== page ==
25

With grep I can do a grep -v "my search" to get all the lines without "my search".

With sed I can sed '/baz/!s/foo/bar/g' to find replace text on lines with out "baz".

Is there a way to do the same thing in Vim? And is it possible to do it without "s///" syntax, and only using the "/" search syntax?

4 Answers 4

37
:g/pattern/

matches all the lines were pattern is found.

:v/pattern/

does the opposite. See :h global for more details.

You can use it like this:

:v/pattern/norm Ipattern not found - <CR>

to prepend "pattern not found - " to every line that doesn't have "pattern" or

:v/pattern/s/nrettap/pattern

to replace "nrettap" with "pattern" on every line that doesn't have "pattern".

Contrived examples, yes.

1
  • I lol'd on "nrettap".
    – UncleZeiv
    Jan 30, 2012 at 14:44
13

To search for the lines not containing foo, for example, do:

/^\(\(.*foo.*\)\@!.\)*$

Source: http://vim.wikia.com/wiki/Search_for_lines_not_containing_pattern_and_other_helpful_searches

2
  • 2
    I did not know about the \@ directive that lets you reference the previous atom in search. Very useful.
    – nelaaro
    Jan 30, 2012 at 14:19
  • 1
    Even if correct, this is really costly.
    – Benoit
    Jan 30, 2012 at 17:25
3

Using the :v commandEdit The traditional approach to find lines not matching a pattern is using the :v command:

:v/Warning/p

A neat trick when working with a large log file where you want to filter out as many irrelevant lines as possible before you get started on your real search is to save the file under a temporary name and delete all non-matching lines there:

:sav junk.log
:v/warning/d

You are now are editing a clone of your original file with all lines not matching "warning" removed and you can edit it at will.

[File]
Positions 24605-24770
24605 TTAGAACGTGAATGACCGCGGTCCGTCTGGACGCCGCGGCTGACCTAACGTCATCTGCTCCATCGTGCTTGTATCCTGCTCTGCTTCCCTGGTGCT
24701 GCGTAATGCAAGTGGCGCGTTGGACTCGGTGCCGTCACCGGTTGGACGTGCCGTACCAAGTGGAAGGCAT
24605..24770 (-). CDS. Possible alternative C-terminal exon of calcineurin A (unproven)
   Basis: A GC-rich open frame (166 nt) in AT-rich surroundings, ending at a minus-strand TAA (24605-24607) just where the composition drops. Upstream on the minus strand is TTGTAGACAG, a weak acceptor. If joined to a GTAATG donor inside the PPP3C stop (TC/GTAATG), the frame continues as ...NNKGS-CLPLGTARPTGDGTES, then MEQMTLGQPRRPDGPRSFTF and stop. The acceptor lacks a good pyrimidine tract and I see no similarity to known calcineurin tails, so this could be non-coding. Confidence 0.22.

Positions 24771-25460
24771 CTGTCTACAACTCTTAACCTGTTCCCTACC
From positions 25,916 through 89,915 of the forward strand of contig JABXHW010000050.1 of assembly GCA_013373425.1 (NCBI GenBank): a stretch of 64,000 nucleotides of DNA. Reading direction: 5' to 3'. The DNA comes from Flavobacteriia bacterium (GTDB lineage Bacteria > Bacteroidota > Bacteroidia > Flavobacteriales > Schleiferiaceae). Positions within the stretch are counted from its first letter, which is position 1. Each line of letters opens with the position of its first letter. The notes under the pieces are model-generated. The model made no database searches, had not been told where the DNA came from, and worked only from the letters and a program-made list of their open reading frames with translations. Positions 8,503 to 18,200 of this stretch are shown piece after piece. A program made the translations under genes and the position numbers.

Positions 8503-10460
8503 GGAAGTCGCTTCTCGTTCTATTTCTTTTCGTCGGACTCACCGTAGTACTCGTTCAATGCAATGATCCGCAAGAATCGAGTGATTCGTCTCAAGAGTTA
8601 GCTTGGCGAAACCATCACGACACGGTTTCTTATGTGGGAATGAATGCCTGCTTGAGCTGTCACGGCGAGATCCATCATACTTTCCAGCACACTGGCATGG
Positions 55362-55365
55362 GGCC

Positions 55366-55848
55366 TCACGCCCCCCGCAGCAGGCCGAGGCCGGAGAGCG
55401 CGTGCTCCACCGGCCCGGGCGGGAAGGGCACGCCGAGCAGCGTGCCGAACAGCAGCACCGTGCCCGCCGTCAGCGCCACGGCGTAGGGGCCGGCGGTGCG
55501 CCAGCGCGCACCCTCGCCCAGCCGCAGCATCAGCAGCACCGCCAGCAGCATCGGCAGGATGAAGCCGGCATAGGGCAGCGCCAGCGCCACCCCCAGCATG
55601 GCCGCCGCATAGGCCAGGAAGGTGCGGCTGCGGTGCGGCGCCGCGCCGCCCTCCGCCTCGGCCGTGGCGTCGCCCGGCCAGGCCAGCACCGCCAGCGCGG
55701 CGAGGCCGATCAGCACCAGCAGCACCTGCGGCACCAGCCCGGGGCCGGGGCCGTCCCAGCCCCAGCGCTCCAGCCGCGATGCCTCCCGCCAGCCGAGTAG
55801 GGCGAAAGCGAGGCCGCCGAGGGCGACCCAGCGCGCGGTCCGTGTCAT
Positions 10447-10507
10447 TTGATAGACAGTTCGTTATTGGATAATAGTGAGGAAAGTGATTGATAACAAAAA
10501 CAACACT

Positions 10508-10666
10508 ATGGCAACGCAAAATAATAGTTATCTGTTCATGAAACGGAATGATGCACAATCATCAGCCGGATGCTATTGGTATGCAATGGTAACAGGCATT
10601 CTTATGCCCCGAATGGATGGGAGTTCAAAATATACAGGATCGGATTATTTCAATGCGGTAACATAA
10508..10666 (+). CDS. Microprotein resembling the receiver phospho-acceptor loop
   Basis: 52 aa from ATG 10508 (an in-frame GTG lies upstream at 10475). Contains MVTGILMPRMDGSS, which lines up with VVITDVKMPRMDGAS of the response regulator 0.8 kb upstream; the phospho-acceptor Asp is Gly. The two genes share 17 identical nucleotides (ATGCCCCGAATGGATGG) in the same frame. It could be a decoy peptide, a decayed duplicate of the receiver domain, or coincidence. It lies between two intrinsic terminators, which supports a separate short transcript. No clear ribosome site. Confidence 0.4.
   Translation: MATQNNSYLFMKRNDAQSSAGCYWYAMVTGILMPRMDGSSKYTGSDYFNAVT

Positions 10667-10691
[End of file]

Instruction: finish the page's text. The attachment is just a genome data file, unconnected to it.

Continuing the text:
Ref: https://vim.fandom.com/wiki/Search_for_lines_not_containing_pattern_and_other_helpful_searches

0

Another approach is doing "external grep"; from the manual (:help :grep):

5.2 External grep

Vim can interface with "grep" and grep-like programs (such as the GNU
id-utils) in a similar way to its compiler integration (see |:make| above).

                                *:gr* *:grep*
:gr[ep][!] [arguments]  Just like ":make", but use 'grepprg' instead of
            'makeprg' and 'grepformat' instead of 'errorformat'.
            When 'grepprg' is "internal" this works like
            |:vimgrep|.  Note that the pattern needs to be
            enclosed in separator characters then.
            If the encoding of the program output differs from the
            'encoding' option, you can use the 'makeencoding'
            option to specify the encoding.

                                *:lgr* *:lgrep*
:lgr[ep][!] [arguments] Same as ":grep", except the location list for the
            current window is used instead of the quickfix list.

For me, grepprg is set to the default (see with :set grepprg) that uses the external grep, and so I could do

:grep -v 'my_pattern' %

where % refers to the current file's name (see :help :_%).

After this, one can use :copen or :lopen to look up the results in the quickfix or location lists (depending whether :grep or :lgrep has been used, respectively).

NOTE

The external grep will always work on the saved file, and not on the buffer. Keep that in mind when getting inconsistent results.

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